Sub Setup and Room Correction

The Moog

Member
Hi there guys,
Now that I have my lovely little SB-12Plus, and it is sat in the corner where it shall reside, I obviously want to set it up properly. As far as I understand, this involves getting hold of an SPL Meter, burning a CD of test tones, and measuring the room response. Plotting this data, finding the biggest nasty peak in the room, and flattening this off with the EQ controls on the back. Finally, running the whole thing again to see that you have achieved what you set out to do and not made thing worse seems like a good idea as well! Does this seem sensible?

OK then, I hope to buy a better amp at some point next year, and more than likely this will have some kind of room correction built into it (such as Audessey) where it can set itself up and perform its own room correction. My final question is this, if your amp can do this, are you better off:

a) Leaving your corrected sub as it is for the room calibration. The amp has a much better chance of getting it right if you have got the sub fairly close to where it should be already.

or:

b) Defeating the EQ settings you calculated for your sub and letting the amp do it all. It can achieve this much more accurately than you will be able to by hand, so just let it do its thing.

Cheers for the help,


The Moog
 
J

jackal

Guest
I have found that the Audyssey EQ on my Denon AVC-A11 has been very successful with the equalisation of my B&W - from my listening point of view it could not sound better. Unfortunately only the top Denon allows for more than one sub to be equalised (However shouldn't be an issue for you).
 

Mr_Sukebe

Active Member
Have to say that I've tried room correction in my own system, with some interesting findings. My room (like a lot of people) suffers from a serious bass "hump" at around 40hz of close on +15db. I'd love to know how the filters on the back of a sub can correct for that.

As for your question, I'd suggest you get the sub as best optimised as possible by hand, before then relying on any other room correction. Heavy room correction does seem to have it's own not so pleasant side effects.
 

Nimby

Distinguished Member
REW = Room Equalisation Wizard available as a free download from Home Theater Shack is a lot of fun once you are up and running.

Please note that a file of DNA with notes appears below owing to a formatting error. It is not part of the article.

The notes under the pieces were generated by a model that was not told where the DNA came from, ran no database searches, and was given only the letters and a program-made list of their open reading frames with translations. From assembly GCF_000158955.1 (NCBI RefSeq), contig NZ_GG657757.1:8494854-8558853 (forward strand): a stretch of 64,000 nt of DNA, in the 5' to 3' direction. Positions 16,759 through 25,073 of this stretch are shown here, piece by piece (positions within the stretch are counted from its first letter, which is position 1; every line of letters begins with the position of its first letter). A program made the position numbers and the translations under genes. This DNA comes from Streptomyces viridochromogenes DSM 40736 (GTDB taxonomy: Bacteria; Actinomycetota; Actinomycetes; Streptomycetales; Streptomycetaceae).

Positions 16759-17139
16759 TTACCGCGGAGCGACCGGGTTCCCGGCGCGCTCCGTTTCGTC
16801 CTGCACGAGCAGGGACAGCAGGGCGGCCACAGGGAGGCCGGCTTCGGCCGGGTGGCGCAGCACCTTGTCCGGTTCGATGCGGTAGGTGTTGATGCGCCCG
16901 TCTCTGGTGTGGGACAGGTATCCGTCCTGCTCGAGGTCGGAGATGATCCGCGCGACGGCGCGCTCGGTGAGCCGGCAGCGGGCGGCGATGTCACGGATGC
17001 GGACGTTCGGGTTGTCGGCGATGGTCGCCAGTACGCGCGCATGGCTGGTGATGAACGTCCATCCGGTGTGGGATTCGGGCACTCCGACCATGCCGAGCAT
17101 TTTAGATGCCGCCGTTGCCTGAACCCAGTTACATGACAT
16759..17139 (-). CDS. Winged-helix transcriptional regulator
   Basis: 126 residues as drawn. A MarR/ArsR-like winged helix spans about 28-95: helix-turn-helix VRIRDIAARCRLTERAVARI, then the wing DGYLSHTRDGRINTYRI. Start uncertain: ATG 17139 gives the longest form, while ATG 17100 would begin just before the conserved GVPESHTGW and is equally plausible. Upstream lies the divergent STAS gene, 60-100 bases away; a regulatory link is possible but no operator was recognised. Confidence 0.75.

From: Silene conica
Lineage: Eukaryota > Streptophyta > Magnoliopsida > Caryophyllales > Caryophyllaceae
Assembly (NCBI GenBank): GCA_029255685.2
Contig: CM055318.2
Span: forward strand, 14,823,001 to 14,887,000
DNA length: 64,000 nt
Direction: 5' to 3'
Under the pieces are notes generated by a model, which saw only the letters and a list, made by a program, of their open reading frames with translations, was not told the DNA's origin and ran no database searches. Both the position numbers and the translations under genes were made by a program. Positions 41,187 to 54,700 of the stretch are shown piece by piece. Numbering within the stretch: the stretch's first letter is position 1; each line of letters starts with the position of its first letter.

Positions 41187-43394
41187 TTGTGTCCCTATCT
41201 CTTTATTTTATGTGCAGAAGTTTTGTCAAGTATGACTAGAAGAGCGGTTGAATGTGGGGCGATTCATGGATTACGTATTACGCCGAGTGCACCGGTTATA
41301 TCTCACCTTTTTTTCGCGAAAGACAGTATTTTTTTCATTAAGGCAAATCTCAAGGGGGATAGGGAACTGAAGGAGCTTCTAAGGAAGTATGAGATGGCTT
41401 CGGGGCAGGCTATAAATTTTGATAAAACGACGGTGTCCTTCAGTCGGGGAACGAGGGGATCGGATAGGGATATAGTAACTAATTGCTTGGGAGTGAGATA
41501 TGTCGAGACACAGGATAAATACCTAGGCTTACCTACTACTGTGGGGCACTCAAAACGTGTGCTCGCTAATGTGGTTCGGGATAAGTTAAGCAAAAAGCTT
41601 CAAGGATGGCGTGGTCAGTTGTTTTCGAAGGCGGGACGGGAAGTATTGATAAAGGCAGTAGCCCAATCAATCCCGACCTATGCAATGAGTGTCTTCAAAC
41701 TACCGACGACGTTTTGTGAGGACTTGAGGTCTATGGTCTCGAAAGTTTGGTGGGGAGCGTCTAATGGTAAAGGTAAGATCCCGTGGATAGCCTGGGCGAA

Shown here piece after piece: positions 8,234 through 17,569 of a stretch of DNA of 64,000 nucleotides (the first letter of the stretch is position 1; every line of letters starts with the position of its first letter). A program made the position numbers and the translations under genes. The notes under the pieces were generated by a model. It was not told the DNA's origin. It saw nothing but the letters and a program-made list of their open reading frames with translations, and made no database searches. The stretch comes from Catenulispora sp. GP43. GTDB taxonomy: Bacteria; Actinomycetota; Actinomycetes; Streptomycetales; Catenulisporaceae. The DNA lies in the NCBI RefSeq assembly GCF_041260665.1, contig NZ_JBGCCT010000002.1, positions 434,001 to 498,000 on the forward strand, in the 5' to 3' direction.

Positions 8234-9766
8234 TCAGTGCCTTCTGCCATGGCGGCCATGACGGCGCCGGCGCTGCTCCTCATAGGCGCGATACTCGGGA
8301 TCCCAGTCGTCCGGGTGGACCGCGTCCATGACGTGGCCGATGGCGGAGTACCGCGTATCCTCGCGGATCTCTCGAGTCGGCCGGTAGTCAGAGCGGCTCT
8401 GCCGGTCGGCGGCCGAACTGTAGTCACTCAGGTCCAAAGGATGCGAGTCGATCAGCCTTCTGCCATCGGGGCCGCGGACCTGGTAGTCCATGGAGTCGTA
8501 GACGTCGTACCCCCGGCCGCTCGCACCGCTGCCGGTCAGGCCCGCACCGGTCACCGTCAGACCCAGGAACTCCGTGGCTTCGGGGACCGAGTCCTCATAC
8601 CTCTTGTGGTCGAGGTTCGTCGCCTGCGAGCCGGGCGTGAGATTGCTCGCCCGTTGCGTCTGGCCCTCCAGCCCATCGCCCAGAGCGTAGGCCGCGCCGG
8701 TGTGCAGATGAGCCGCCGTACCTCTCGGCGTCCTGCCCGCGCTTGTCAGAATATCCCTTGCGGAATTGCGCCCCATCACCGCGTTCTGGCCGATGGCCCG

The test sweeps are so quick that one can take dozens of quick measurements per hour.

By moving the sub a couple of inches and retesting you can actually see the response curve change.

Hopefully a satisfactory response can be obtained in a fairly short time without resorting to more than small movements of the sub to find the best position in your room.

The SMS-1 and BFD are (consecutively) expensive and cheap options for those eager to play around with filters to flatten the response curve or add a housecurve for more power in the deep bass. The SMS-1 has its own microphone while the BFD uses an inexpensive RS SPL meter as a test microphone.
 

Member 96948

Distinguished Member
I had great success setting up sjalloq's SB12 using my SMS-1 as a subsitute for running REW. I used it in the passive sense of turning all equalisation off and merely using it's ability to show the subs response on a screen.

Being able to see a visual representation of the response curve, takes a lot of the guess work out of the whole process and is especially useful for sorting the critical phase setting, so often ignored. It's also useful to use it to fine tune your main speakers positioning, before you even turn the sub on.

Used as a passive tool, REW would seem to offer a more acurate (read higher resolution) readout of whats actually going on than the SMS-1 can.

And it's free.:) Well, £30 if you factor in the cost of a Radioshack SPL meter (BK Electronics - £25) and a cheap, but long phono cable+ adaptor to your sound card's input, but the end results will far outway the cost.

Russell
 

Member 96948

Distinguished Member
My room (like a lot of people) suffers from a serious bass "hump" at around 40hz of close on +15db. I'd love to know how the filters on the back of a sub can correct for that.
They can equalise the worst of it out, revealing the rest of the bass this one room mode masks. It sounds to me like you're suffering the floor to ceiling dimension based mode, that dominates most rooms.

Russell
 

Mr_Sukebe

Active Member
They can equalise the worst of it out,
How do they do that? The subs I've seen seem to have high level cutoff filters and volume controls. Are they subs with equalisation that can chop out a bass hump at a specific frequency?
 

The Moog

Member
The SB-12Plus has three EQ dials,
these can be used once you have found out where your major hump is. The first sets where the centre of this hump is, the second sets the width, and the third is how far you want to pull it down.


The Moog
 

Member 96948

Distinguished Member
How do they do that? The subs I've seen seem to have high level cutoff filters and volume controls. Are they subs with equalisation that can chop out a bass hump at a specific frequency?
Indeed that's half the point of all of the SVS 'plus' series subs (in realwood finishes). Have a look at this lot:


Cheers

Russell
 

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